It's not realistic to think that everyone who witnessed this year's Breeders' Cup is going to rush out to subscribe to TVG or HRTV on their dish, but had this all happened last year, when Zenyatta was going up against males for the first time, think of all the great performances people could've enjoyed. While all save one of her races in her 2010 campaign lacked the crescendo of a match-up versus males, perhaps the grandstands at Oaklawn, Santa Anita, Del Mar, and Hollywood Park would've been standing room only had all this press come before the curtain fell on Zenyatta's career.
Now that Zenyatta has rounded her last field of rivals, has literally danced her last dance, what can the industry take away from the events that elevated Zenyatta's status to world fame? Will it step up to the task of reaching out beyond its already-established fan base and try to bring in new faces? All the public needs is to be exposed to a good story and a good horse. Is that really too great of a task? If not for her record-setting streak of 19 straight wins, I hope that Zenyatta's legacy will be to teach racing how to promote itself and the stars who make it all possible.
Zenyatta has given us the reins, now. What will we do with them?
Wednesday, November 3, 2010
As we all know by now, the Apple Blossom Invitational didn’t turn out to be quite the race of the century, or even the decade; instead, it was nothing more than an exhibition race put on by Queen Zenyatta. But for me personally, it was a highlight of the year.
Though of course I was immensely disappointed Rachel would not come to Arkansas to battle with Zenyatta, I felt like it was the right move for the 4-year-old filly. With her loss in the New Orleans Ladies against Zardana, I felt like her camp was trying to rush her into fitness after an extended layoff from the races, and Rachel needed finely-tuned conditioning if she was going to face the most imposing opponent of her career. And so, I was happy to make the trip to Arkansas to watch what would be my first time seeing the big mare run in person and get a double-whammy weekend with the Arkansas Derby the next day.
So after living it up in New Orleans and zipping up to Chicago, it was on to my third derby in two weeks when I trekked down to Hot Springs for the Apple Blossom Invitational and Arkansas Derby. What made this trip all the more fun was that most of my photographer friends who had also been planning on attending the Race of the Century were keeping their plans in tact to watch Zenyatta run, as well as shoot a key prep for the Kentucky Derby.
My husband and I drove down to Arkansas on Thursday, the day before the Apple Blossom. Once we arrived in the city, I called up my favorite fellow adventuring racing photographer, Bob Mayberger (a.k.a. The Mighty Mayberger). The Mighty was awesome enough to pick up my credentials in the press office at Oaklawn for me when he retrieved his own, and gave me directions to Oaklawn’s backstretch for the next morning. I had not wanted to wait to pick up my credentials from the press office when it opened Friday morning, because that would force me to miss much of the morning action.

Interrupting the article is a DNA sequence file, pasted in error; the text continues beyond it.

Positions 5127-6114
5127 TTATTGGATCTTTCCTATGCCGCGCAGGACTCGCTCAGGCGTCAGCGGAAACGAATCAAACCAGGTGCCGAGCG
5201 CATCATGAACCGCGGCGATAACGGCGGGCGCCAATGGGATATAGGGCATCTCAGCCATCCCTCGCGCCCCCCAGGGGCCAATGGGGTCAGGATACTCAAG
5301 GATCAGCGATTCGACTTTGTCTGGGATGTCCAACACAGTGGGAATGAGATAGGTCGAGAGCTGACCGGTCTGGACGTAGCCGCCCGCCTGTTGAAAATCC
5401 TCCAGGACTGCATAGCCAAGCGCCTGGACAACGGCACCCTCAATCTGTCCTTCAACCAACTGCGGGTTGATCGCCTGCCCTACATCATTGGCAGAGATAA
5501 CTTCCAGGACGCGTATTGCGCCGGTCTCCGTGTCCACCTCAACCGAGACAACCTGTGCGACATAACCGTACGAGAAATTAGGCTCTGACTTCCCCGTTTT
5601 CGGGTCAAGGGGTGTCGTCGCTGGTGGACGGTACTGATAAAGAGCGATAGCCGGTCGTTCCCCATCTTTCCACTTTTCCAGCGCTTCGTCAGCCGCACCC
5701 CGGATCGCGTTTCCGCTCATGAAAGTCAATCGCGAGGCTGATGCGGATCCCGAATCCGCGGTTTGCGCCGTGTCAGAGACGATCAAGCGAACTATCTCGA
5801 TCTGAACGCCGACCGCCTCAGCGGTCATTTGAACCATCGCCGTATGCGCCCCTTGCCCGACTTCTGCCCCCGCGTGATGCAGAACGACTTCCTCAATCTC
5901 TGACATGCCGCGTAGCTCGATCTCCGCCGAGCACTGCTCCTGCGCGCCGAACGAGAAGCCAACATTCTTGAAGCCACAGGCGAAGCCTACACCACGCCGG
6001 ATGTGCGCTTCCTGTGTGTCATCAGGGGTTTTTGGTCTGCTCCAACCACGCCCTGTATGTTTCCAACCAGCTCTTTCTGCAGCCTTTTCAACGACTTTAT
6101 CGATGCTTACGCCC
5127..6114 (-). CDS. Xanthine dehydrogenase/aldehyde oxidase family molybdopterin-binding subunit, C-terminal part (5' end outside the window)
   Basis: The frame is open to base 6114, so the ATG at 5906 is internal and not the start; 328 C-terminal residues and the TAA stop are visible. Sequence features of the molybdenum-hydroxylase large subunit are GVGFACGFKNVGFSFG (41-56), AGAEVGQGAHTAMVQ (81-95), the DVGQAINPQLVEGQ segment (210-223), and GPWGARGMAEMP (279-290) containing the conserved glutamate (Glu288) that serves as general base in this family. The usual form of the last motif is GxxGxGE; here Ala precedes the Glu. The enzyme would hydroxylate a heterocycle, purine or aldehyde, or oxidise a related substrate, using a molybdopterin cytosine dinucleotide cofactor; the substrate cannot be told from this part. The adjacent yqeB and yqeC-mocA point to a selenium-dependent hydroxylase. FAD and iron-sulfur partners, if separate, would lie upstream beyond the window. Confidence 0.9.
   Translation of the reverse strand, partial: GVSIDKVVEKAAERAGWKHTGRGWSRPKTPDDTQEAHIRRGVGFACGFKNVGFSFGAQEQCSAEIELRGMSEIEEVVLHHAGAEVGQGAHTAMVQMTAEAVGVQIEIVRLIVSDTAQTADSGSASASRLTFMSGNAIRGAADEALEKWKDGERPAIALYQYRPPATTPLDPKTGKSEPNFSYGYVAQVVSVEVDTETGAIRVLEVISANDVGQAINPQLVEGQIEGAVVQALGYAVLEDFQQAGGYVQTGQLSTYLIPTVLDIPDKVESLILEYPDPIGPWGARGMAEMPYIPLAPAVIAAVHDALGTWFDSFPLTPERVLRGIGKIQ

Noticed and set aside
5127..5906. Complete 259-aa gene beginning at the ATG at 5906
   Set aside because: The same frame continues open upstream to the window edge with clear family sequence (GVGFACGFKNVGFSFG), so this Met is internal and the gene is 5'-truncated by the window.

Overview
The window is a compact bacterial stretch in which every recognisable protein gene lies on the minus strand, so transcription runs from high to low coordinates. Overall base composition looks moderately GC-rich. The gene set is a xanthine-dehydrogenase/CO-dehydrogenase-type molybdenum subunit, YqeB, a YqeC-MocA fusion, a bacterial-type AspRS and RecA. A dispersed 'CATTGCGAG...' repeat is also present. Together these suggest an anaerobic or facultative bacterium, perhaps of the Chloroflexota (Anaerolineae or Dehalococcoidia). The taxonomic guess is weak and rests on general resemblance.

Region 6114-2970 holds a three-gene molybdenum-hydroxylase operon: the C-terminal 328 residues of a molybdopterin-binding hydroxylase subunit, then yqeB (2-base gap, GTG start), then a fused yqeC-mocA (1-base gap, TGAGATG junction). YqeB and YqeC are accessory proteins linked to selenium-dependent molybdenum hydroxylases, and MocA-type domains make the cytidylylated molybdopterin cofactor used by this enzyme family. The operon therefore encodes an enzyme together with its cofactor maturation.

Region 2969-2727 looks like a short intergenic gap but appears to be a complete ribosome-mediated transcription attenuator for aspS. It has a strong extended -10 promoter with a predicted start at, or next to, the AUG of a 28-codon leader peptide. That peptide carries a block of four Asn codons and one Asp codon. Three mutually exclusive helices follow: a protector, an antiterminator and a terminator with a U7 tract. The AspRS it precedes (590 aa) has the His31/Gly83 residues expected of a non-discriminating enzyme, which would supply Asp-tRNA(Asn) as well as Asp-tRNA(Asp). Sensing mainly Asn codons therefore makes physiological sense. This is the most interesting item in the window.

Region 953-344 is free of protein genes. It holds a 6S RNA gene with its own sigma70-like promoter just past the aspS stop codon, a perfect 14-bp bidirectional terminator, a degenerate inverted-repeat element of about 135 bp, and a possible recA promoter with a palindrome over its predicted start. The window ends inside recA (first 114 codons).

Though the Arkansas Derby was that same weekend, nobody was really thinking too much about the youngsters on Friday. Let’s face it, the Queen was in town, and the horse paparazzi can never help but zero in on roving royalty’s every move. When I pulled up to the security guard holding court at the entrance to Oaklawn’s backstretch, I flashed my credential and sheepishly asked if there was any way he could tell me where John Shirreffs was stabling his horses. The man looked at me blankly for a second, and so I asked, “Is there any way you can tell me where I could find Zenyatta?”
(And I must digress to explain how the backstretch security guards normally behave: mostly, they don’t want to tell you anything, as if they were guarding some sacred stone in the Temple of Doom, even though I have a credential and thereby permission to be back there; usually, they act as if they are bestowing upon me some great service if they flash me a map of the barn area (though they would sooner throw me out than let me take a copy of the map or take a picture of it). And if you dare ask what barn a certain horse would be in, they usually produce a Sphinx-like smirk and act like they don’t know. You have to play the game and ask what barn the trainer is stabled in, and then pretend you either don’t care or aren’t sure exactly what horses he trains. Mostly. Every track has its own puzzling rules meant to disgruntle you and keep you from walking around the backstretch.)